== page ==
It would be nice to see folk enjoying these routes and although the main loose rock work was done years ago, they will require a brush up to clean them.  Or just go for it!

Stac an Eich or Creagallan as we new it, is the granite crag reached via the road to the memorial cairn past the golf course. It had a few easier routes on its west end facing the evening sun. Slabs such as Appin groove, or the rib to its left were soloed by me and are good fun at about VS. Right of Appin groove there were a couple of stiff boulder problem slab routes, and to the right of what we used as a decent gully a steep well protected wall route of HVS with lower from a tree.

The main crag routes are all in the outcrops guide and a bit like grit routes being quite pumpy. Shuttlecock on the east (far left) up the obvious corner is a cracker with good pro, and the original finish (pitch 2) went up a leaning block and had a step across and then up. Great situation and views from that belay. The top block of pitch 2 was pretty hollow but if its still there since 1983 could be ok. An alternative is to belay at the top of the corner and then move right and up to where the central corner exits where there was some fixed gear I left 35 years ago! There is also a direct start from lower down leading into the lower pitch which is about 5b/c. We tended to ab off which was a free abseil and part of the fun. Have an auto block as back up!
George Reid gets off the ground on Shuttlecock pitch 1 1982
Left of Shuttlecock there were another two routes including "Autan" which took the big area of granite above. Probably all covered now. A team with bow saws could really open up what was a great evening crag that often had a sea breeze in the sun, and was a popular often noisy venue as folk cursed up the routes which although a bit fierce are well protected if you can hang on. A pint in the Ferry bar often followed!
Me finishing Shuttlecock about to step left from the block pitch 2 original finish
Across the the Loch at Onich the obvious white wall above the A82 to Fort William has three routes. The faint crack on the left side by Kenny Spence/Fyffe is about E1/5b and I put a direct 5b finish on if you continue straight up and over the bulge. The three star route is the obvious crack system on the right which is as good a crag route as anywhere in Lochaber. Well protected by nuts and cams it's a steady E2/5b with the techiest bit just as you get established and get some gear in. This bit is where most folk back off as it can seem damp but as this bit of crag overhangs the drips are in space. Then its steady but pumpy on good holds to the top of what feels like a long pitch. It does lean over a bit! I think this was also Spence/Fyffe route and had an aid peg although we never found one and we free climbed it many times over the years. There is an eliminate 6a between the two crack lines but its a bit contrived. The "Right Hand" route is three star and don't be put off by the start up through the trees and bushes and stepping off the ledge. The gear comes and the climbing is good. Makes a nice evening doing both routes.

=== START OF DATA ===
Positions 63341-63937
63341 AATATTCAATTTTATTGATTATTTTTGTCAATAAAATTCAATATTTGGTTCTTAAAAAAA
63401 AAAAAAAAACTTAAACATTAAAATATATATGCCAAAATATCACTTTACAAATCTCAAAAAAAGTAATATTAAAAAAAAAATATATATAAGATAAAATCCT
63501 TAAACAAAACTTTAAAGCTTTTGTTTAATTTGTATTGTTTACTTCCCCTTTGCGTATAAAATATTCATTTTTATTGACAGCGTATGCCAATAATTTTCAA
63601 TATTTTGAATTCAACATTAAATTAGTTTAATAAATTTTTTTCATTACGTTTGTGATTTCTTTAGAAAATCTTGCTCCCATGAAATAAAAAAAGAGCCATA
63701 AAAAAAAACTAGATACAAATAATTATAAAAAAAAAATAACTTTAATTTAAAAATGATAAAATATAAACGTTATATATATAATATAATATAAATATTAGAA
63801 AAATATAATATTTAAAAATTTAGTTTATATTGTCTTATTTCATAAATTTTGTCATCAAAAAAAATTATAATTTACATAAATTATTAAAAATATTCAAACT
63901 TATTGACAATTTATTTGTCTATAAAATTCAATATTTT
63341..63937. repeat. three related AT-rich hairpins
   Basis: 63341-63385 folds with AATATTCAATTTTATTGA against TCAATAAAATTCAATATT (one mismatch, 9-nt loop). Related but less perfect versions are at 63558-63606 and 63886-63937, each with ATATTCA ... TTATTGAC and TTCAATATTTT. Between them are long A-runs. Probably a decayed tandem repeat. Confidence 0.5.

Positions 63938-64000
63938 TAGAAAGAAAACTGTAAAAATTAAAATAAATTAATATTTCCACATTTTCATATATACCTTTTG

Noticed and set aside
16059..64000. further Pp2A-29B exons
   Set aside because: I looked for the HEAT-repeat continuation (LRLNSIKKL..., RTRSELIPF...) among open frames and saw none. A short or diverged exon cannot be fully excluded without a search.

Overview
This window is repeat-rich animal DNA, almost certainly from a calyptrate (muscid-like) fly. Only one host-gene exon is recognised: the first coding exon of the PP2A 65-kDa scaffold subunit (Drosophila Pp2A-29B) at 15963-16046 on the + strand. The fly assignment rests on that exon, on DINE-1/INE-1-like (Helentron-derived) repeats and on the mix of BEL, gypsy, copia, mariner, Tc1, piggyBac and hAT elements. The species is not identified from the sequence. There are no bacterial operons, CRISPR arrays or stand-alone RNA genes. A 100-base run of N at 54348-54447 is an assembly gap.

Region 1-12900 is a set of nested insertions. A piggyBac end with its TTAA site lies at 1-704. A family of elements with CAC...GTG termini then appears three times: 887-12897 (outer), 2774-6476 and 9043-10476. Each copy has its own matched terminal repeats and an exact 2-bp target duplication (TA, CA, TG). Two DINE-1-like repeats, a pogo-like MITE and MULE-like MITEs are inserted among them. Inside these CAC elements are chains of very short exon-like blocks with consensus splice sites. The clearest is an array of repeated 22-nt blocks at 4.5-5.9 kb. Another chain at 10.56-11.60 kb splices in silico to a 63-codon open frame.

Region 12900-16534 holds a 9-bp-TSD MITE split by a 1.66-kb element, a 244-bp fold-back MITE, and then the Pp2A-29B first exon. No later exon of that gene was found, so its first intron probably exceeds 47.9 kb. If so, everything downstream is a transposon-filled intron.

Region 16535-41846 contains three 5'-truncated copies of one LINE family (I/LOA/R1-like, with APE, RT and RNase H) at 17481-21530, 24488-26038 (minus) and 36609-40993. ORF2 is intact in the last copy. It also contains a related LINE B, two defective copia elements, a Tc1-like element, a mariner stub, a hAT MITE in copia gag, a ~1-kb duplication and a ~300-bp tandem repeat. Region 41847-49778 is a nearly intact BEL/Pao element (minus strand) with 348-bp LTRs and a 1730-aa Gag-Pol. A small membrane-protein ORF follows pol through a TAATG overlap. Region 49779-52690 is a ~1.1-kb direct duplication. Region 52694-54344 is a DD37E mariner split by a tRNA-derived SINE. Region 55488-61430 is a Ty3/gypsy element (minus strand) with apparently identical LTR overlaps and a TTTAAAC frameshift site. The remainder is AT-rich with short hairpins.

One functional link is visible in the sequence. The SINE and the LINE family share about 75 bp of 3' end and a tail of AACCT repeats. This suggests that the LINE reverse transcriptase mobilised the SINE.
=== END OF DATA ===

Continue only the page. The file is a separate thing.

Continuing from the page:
Further down and obvious above Kentallen bay is a Limestone crag. Best reached from an easy walk across the hill from Duror hall or a straight bushwhack up the sheep tracks from the parking at the old pier or cycle track. All the routes have steep boulder starts and then nice slabs and grooves with gear to finish. Belays were a bit scarce at the top but maybe the birch trees have grown and will be stronger. "Prawn" was a nice VS and Ed Grindly had "up periscope" 6a. I think Gary Latter did a route and rumour had it Dave MacLeod. On the left edge there is a rock recess and there were was good route by Bob Hamilton up the corner at HVS and I had two HVS's on the right and an E4/6a on the left of it which was never topped out due to water. The evening views from this crag are stunning and due to sea breeze its usually midge free.
Kentallen Bay Crag
The Lettershuna crag in Appin is more open now and has two E1's on its right end from Steve Kennedy 15 years ago. There are a few routes in the Ballachulish Quarry also. A red slab on the tier above the first stakes, the rib left of the polished slab, and the slab tucked away further in with the diagonal traverse line and three routes up tiny quartz wrinkles that I soloed some 30 years ago. A few bolts would maybe make them safer!

There isn't much new folks, but if you take care of what there is and look around I bet there is a lot more roadside cragging to be had locally. Personally I would love to see some sports routes on a previously written off non trad crag somewhere. I dunno, maybe port Appin or near bye. Its nice to have variety and fun without the big walks. Lettershuna now its open would be a top sport venue. Any takers?

1 comment:

  1. Great Davy - we visited a few of the crags in the past great tales and memories, keep them going.